Reducing harm from alcohol use
Drinking alcohol is common among Australians. Alcohol is readily available, and the alcohol industry bombards us with alcohol advertising, trying to make drinking alcohol a normal part of our society.
Alcohol use is one of the leading risk factors for disease in Australia. There is strong and convincing evidence that alcohol use can lead to seven different types of cancer. It is estimated that 3,500 cases of cancer each year in Australia are due to alcohol use.
It is much easier for people to cut back on drinking or even stop drinking if the environment around them supports them. As an independent organisation we advocate for improvements to the environment through policy change to reduce harm from alcohol use, including cancer. There are many policy options that are known to be effective.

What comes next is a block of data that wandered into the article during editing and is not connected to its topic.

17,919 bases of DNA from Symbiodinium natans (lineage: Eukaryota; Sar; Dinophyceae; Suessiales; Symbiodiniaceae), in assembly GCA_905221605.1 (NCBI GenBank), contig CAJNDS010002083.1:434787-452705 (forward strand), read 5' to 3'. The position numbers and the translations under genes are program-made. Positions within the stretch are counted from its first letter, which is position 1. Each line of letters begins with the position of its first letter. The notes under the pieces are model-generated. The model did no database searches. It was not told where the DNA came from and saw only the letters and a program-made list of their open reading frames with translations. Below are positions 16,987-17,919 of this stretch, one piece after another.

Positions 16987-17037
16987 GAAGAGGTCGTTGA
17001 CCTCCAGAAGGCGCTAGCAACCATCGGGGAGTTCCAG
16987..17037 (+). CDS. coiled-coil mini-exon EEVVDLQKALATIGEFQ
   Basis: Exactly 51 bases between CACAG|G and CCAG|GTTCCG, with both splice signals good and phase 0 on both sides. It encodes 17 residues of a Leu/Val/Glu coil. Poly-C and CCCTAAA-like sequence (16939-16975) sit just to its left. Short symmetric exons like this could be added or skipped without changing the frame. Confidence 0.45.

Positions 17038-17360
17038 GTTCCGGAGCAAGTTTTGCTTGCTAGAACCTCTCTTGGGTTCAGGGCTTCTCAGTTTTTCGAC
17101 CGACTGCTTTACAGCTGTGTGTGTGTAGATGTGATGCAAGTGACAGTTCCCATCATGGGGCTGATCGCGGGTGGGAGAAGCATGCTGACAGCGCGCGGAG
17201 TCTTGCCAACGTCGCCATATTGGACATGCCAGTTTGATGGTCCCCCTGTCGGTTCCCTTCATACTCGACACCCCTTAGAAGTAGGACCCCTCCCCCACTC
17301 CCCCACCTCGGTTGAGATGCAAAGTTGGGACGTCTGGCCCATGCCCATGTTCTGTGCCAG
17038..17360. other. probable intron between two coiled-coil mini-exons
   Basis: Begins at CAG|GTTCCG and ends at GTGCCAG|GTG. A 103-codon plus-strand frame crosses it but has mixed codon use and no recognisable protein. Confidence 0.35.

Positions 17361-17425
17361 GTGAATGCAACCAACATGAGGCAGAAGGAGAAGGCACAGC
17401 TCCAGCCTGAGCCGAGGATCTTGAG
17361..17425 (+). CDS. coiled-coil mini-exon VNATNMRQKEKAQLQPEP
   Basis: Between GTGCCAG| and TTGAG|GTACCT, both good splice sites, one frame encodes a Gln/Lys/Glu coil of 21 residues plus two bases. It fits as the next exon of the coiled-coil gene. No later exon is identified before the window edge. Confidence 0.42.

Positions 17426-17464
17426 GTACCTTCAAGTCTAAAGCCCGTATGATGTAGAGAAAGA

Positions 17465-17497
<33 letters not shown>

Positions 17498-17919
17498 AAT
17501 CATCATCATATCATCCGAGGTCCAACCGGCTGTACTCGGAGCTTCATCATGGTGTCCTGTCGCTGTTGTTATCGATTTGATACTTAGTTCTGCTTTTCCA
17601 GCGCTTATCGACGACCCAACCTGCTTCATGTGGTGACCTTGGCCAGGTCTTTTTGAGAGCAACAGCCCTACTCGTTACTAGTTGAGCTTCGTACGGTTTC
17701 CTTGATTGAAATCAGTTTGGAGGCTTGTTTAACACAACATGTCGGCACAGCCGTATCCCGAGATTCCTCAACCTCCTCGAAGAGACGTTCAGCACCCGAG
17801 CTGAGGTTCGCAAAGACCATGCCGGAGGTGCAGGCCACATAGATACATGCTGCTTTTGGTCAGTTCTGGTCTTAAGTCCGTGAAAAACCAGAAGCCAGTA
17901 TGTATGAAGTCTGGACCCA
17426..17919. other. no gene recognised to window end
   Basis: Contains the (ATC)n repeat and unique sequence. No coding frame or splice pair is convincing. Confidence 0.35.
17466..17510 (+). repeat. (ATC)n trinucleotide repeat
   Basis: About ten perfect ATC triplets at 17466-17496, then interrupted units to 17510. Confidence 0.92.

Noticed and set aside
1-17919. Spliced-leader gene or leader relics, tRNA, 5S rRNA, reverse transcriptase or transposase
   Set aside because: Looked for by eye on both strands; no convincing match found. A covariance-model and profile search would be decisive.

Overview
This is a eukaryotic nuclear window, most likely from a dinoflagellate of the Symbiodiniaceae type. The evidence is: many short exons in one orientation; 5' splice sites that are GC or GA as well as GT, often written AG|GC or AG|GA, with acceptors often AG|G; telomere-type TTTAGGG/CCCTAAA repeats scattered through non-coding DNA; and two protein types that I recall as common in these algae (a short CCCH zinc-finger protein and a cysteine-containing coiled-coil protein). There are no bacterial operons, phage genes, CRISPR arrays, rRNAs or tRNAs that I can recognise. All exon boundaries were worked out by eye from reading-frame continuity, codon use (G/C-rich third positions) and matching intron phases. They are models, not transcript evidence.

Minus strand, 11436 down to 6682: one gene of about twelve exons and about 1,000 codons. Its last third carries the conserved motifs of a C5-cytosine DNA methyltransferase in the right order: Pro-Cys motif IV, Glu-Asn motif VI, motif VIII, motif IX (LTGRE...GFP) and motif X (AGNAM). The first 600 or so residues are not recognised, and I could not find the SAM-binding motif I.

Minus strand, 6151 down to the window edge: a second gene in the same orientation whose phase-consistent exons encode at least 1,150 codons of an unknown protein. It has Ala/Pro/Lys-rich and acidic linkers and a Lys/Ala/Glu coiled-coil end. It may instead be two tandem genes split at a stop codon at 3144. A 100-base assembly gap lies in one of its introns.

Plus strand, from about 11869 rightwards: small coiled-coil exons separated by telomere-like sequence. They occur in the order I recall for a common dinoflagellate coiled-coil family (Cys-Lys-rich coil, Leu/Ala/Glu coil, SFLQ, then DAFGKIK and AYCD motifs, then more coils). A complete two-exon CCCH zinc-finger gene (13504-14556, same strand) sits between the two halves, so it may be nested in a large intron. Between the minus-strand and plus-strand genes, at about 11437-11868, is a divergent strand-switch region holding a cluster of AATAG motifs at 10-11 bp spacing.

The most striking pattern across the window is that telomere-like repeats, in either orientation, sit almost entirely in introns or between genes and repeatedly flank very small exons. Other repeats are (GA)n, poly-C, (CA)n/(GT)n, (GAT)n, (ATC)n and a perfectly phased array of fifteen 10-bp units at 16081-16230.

At Cancer Council NSW we raise awareness of the link between drinking alcohol and cancer because we know almost half of the community aren’t aware of this link. We also advocate for policies that reduce the availability of alcohol, improve alcohol labelling, reform alcohol pricing, and restrict alcohol advertising and promotion. These policies are proven to reduce the burden of alcohol-related harm. Our studies have found strong community support for many of these policies.
Cancer Council’s recommendations to reduce harms cause by alcohol:
- Reform alcohol pricing policy
- Introduce a volumetric tax with tax increasing for products with higher alcohol volumes
- Set a minimum price (or floor price) for alcohol products
- Re-investment of alcohol tax revenue into prevention programs
- Integrate access to sales/consumption data into alcohol pricing reform
- Restrict alcohol advertising and promotion
- Introduce legislation to ban alcohol advertising and promotion that either appeals, or is connected with content that appeals, to people under 25 in all media
- Restrict availability of alcohol
- Enhance public education about alcohol and cancer risk
- Increase awareness of link between alcohol and cancer